Statin-based therapy is effective at lowering atherosclerotic risk in CKD, [93, 94] but LDL cholesterol (with the exception of nephrotic syndrome) is not generally raised in CKD [86, 87]. Instead, each 10 mL/min/1.73m2 lower eGFR is associated with a modest reduction in HDL cholesterol, perhaps as much as 0.1 mmol/L, which is associated with a 5–10% increased risk of coronary artery disease [4]. As discussed above, current evidence does not support HDL cholesterol being causally related to coronary disease. Perhaps more promisingly, reduced renal function is also associated with increased concentration of Lp(a) particles [95]. Mendelian randomization experiments predict Lp(a) to be causally associated with coronary artery disease, particularly the small Lp(a) isoforms [32]. Each 10 mL/min/1.73m2 lower eGFR is associated with a 0.2–0.3 μmol/L increase in Lp(a), which might increase coronary artery disease risk by about 10% [95]. Some uncertainty remains as the raised Lp(a) in CKD is mainly of the large isoform type, whose relevance to coronary artery disease risk is less well understood, but emerging Mendelian randomization evidence suggests that Lp(a) concentration may be associated with coronary risk independent of Lp(a) particle size [96].

Future Directions for Randomized Trials

Early stage clinical trials of drugs which lower lipoprotein(a) and triglycerides are in process, and the results to these studies will be influential in determining future trials of lipid-related factors [29, 33•]. In addition, novel mechanisms of reducing LDL cholesterol are being tested, including trials of PCSK9 inhibitors (monoclonal antibodies which target circulating PCSK9) [15, 16]. These antibodies have been found to dramatically lower LDL levels and, according to recently published results from the FOURIER trial, to reduce cardiovascular events in patients with clinically evident vascular disease [97]. With respect to inflammatory factors, there are a number of trials evaluating the effect of anti-inflammatory agents on cardiovascular outcomes, including low-dose methotrexate (a generic drug used to treat autoimmune conditions such as rheumatoid arthritis) and canakinumab (a human monoclonal antibody targeting the pro-inflammatory cytokine IL-1β) [39, 40, 50]. There is also a need for future trials of anti-inflammatory agents targeting specific cytokines for which there is strong evidence of causality, such as IL-6.

Limitations of Review

This review focuses on selected blood-based biomarkers and their relation to major vascular disease. There are other important blood-based biomarkers that it was not possible to cover in this review, some of which are listed in Table 1. In addition, we did not address metabolomic approaches to the simultaneous measurement of hundreds to thousands of small molecules that may yet lead to the identification of novel biomarkers. Furthermore, this review focuses on associations with coronary heart disease and stroke and did not address the relation of emerging risk factors with other major manifestations of vascular disease, notably abdominal aortic aneurysm and peripheral vascular disease. It was also outside the scope of this review to discuss non-blood-based emerging risk factors for vascular disease, such as radiation, coronary artery calcification, carotid intima-media thickness, carotid plaque and ankle-brachial index [10]. For a recent wide-ranging review of emerging risk factors for stroke see Hopewell and Clarke [6•].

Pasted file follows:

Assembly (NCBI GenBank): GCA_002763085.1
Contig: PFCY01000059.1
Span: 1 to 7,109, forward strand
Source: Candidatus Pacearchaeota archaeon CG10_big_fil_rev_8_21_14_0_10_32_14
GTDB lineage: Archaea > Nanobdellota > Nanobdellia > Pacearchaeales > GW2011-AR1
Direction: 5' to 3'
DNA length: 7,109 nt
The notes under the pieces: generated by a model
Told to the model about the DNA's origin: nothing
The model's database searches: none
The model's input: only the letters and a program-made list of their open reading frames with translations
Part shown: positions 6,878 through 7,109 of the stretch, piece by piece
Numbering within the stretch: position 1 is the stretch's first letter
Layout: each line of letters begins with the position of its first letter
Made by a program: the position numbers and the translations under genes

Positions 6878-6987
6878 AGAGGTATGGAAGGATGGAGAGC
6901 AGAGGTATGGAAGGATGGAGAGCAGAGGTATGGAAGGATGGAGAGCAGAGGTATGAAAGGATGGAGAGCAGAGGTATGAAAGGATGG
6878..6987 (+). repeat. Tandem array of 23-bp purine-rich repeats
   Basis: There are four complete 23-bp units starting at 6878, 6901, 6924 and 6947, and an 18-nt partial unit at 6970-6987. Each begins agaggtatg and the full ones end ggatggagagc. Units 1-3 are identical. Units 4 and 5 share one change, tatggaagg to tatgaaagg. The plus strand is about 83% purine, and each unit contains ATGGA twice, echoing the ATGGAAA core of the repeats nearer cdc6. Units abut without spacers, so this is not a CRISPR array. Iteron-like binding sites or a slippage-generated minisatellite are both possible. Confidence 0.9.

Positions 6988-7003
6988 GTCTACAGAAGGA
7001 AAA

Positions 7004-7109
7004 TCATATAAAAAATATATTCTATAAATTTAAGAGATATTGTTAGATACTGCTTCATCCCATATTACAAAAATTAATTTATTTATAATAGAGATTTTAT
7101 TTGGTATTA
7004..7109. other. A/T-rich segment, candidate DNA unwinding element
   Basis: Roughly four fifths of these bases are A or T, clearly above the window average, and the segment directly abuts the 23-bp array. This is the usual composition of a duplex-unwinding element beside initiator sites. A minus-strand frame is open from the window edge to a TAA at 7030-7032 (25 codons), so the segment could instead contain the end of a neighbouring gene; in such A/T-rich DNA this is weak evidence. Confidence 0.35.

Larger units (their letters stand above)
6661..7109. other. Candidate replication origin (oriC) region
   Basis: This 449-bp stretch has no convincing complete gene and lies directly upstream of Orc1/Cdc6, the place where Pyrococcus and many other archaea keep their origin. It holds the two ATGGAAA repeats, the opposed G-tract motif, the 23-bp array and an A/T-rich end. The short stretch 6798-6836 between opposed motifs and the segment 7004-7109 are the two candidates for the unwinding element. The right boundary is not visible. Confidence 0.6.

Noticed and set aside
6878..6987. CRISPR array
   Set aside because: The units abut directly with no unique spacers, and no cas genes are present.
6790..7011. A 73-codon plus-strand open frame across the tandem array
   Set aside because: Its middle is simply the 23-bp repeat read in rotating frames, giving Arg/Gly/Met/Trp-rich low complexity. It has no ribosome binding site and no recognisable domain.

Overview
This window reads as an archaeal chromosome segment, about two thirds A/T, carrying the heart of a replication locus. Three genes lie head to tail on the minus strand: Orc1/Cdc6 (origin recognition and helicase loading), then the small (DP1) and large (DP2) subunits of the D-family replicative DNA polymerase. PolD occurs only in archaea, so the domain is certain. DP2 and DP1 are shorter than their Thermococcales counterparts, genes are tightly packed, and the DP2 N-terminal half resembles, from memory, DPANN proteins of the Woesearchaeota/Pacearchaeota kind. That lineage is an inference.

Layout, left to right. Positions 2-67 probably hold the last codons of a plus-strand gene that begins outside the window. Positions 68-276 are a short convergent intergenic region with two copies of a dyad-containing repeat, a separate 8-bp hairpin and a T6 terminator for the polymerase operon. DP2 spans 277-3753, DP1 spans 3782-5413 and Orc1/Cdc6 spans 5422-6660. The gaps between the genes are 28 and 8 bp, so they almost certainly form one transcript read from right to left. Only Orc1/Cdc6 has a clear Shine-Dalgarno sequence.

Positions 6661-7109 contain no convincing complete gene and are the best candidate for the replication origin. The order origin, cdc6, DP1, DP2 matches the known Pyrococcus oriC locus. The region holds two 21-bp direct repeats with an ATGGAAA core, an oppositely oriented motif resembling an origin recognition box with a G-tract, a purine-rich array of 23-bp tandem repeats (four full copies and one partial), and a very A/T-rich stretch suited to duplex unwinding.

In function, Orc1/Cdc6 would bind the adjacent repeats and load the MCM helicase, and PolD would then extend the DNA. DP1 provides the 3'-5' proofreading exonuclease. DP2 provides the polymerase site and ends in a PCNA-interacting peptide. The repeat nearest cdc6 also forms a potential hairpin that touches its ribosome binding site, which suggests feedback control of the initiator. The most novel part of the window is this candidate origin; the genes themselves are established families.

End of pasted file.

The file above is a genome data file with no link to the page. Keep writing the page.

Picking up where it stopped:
This review has discussed a range of blood-based cardiovascular risk factors that have emerged over the last few decades, with a particular focus on their relation with major vascular disease. For some risk factors, there is now strong evidence that their association with coronary heart disease and stroke is not causal. Non-causal risk factors may still have value, however, when added to cardiovascular risk scores and a number of cardiac-related biomarkers hold particular promise in this regard. For other risk factors (including triglyceride-rich lipoproteins, lipoprotein(a), IL-6 and several coagulation factors), there is increasing evidence of a causal role in the pathogenesis of major vascular disease. Although much of the burden of vascular disease can be explained by classic risk factors, studies of emerging risk factors have contributed importantly to our understanding of the pathophysiological mechanisms of vascular disease, and new targets for potential therapies (for both primary and secondary prevention) have been identified.


Compliance with Ethical Standards

Conflict of Interest

All authors are research staff at the Clinical Trial Service Unit and Epidemiological Studies Unit (‘CTSU’). CTSU is funded by the UK Medical Research Council (which supports an embedded MRC Unit [MRC Population Health Research Unit]) as well as by grants from the British Heart Foundation and from Cancer Research UK. The CTSU has a staff policy of not accepting honoraria or other payments from the pharmaceutical industry, except for reimbursement of costs to participate in scientific meetings.

Human and Animal Rights and Informed Consent

All reported studies/experiments with human or animal subjects performed by the authors have been previously published and complied with all applicable ethical standards (including the Helsinki declaration and its amendments, institutional/national research committee standards and international/national/institutional guidelines).


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© The Author(s) 2017

Open Access This article is distributed under the terms of the Creative Commons Attribution 4.0 International License (, which permits unrestricted use, distribution, and reproduction in any medium, provided you give appropriate credit to the original author(s) and the source, provide a link to the Creative Commons license, and indicate if changes were made.

Authors and Affiliations

  • Ben Lacey
    • 1
  • William G. Herrington
    • 1
  • David Preiss
    • 1
    • 2
  • Sarah Lewington
    • 1
    • 2
  • Jane Armitage
    • 1
    • 2
  1. 1.Clinical Trial Service Unit and Epidemiological Studies Unit (CTSU), Nuffield Department of Population HealthUniversity of OxfordOxfordUK
  2. 2.MRC Population Health Research Unit (MRC PHRU)OxfordUK